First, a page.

I wanted to like this more than I did. I’ve read several of Nick Hornby’s novels, and as I generally enjoy reading about sports and I enjoy memoirs and humor, I figured this book would be a gimme for me. But sadly, it wasn’t.
To say that Nick Hornby was obsessed with football/soccer is an extremely large understatement. And like all people with true obsessions, if you let them, they will talk in excruciating detail about the object of their obsession, and they will talk about it endlessly, sure in the knowledge that the subject of their fascination is so interesting that whoever is listening can’t help but appreciate every last bit of detail they can provide you with. Chances are, if you haven’t been on the receiving end of that kind of informative onslaught, you’ve been the one doing the talking (or wanting to do the talking). I have been both (whoops).
The funny things is, listening to someone (or reading their writing) about something they are well-informed at or skilled at can be pleasurable. But there’s a fine line between giving them information that will keep them interested and giving them so much it threatens to drown them. Unfortunately, I think that’s what happened here, for me.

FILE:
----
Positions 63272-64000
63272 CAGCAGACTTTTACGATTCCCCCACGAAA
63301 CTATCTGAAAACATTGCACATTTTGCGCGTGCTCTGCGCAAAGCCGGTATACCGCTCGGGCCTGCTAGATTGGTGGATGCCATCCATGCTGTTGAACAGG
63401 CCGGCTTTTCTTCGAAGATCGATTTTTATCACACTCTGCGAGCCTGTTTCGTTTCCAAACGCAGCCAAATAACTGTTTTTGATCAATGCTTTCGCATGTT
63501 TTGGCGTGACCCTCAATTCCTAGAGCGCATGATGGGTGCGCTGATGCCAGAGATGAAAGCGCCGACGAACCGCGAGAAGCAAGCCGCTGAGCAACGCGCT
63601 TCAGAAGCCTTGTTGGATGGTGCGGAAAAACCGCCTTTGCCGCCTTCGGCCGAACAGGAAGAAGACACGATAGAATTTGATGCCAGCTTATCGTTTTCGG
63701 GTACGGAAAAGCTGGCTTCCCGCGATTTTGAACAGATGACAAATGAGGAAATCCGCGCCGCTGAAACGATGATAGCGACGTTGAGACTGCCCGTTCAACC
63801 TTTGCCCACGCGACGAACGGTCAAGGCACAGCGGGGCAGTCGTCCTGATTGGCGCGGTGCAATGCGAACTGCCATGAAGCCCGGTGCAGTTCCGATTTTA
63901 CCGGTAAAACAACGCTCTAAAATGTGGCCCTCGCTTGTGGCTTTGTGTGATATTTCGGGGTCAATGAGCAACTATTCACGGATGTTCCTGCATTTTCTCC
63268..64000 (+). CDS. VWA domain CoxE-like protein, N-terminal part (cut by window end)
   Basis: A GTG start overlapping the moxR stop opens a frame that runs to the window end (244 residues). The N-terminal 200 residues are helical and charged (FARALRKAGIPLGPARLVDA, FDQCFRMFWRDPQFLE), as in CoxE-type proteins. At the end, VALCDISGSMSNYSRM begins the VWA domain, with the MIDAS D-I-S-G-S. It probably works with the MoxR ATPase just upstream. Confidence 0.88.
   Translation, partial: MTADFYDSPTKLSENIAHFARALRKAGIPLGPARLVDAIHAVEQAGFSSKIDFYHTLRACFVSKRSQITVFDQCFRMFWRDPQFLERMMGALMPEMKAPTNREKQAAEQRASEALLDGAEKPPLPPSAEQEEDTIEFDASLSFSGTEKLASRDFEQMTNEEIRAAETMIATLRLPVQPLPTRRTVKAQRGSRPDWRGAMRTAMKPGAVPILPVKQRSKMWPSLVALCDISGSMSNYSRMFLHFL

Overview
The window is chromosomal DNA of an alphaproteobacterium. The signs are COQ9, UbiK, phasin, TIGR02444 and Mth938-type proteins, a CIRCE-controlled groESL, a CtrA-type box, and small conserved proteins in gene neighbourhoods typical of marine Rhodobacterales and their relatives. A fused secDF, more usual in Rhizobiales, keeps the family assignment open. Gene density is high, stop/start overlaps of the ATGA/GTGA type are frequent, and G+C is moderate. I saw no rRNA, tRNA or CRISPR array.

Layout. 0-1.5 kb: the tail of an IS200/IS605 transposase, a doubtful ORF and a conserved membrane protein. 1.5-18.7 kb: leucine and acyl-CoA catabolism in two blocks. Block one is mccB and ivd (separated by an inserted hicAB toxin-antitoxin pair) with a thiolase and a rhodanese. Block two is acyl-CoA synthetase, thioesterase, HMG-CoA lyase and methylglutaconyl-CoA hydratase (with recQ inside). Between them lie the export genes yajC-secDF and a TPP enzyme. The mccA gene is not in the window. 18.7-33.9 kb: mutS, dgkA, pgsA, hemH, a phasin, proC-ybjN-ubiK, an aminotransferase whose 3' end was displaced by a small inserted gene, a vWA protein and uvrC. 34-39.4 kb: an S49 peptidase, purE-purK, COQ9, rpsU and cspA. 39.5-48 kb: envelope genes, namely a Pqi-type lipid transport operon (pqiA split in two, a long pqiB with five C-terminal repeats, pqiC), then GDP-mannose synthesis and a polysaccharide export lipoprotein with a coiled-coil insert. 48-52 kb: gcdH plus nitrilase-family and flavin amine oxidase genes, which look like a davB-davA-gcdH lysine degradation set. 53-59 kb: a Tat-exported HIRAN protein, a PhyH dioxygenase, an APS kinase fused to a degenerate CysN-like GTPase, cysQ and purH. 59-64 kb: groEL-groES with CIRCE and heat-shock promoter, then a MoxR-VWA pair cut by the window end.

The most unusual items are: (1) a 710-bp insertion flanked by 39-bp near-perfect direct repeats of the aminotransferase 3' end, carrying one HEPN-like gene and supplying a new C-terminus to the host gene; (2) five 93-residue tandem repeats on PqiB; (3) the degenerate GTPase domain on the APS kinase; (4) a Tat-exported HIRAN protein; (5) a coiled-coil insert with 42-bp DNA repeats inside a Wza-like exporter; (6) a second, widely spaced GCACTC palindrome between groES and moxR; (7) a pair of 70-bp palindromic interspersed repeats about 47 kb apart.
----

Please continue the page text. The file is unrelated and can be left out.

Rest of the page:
Hornby talks about soccer with a level of detail that assumes his reader already knows what he’s talking about. He talks about soccer in a way I didn’t know it was possible to talk about soccer. There were times entire sentences meant nothing to me because the words or concepts he was using rang no synaptic bells whatsoever. And that was frustrating, especially so because the rest of the book was very good.
Hornby ties his soccer obsession in very nicely to his relationship with is father, his childhood, growing up. It’s also a very funny book. Hornby is unflinchingly aware of not only the negative (and positive) effects of his obsession on his own life, but is also extremely self-aware and reflexive about it. He talks about his love for soccer, and specifically his loyalty to his team, Arsenal, not as something he chooses to love, but which he literally can’t help but to love, even if he doesn’t want to. At times, it seems more like loathing than anything else. It’s actually pretty fascinating. I just wish the lengthy bits about soccer had been a little less impenetrable.